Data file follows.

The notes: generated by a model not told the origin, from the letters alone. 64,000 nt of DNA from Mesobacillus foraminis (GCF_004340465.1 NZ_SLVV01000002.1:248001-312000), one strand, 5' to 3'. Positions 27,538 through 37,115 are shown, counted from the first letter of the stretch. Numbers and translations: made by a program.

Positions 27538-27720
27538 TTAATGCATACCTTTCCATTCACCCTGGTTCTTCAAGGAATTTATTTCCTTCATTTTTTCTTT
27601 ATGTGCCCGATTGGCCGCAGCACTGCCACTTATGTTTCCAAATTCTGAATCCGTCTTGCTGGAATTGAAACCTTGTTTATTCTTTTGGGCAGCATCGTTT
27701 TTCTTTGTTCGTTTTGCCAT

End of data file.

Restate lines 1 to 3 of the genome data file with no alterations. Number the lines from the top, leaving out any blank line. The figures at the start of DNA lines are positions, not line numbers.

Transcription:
The notes: generated by a model not told the origin, from the letters alone. 64,000 nt of DNA from Mesobacillus foraminis (GCF_004340465.1 NZ_SLVV01000002.1:248001-312000), one strand, 5' to 3'. Positions 27,538 through 37,115 are shown, counted from the first letter of the stretch. Numbers and translations: made by a program.

Positions 27538-27720
27538 TTAATGCATACCTTTCCATTCACCCTGGTTCTTCAAGGAATTTATTTCCTTCATTTTTTCTTT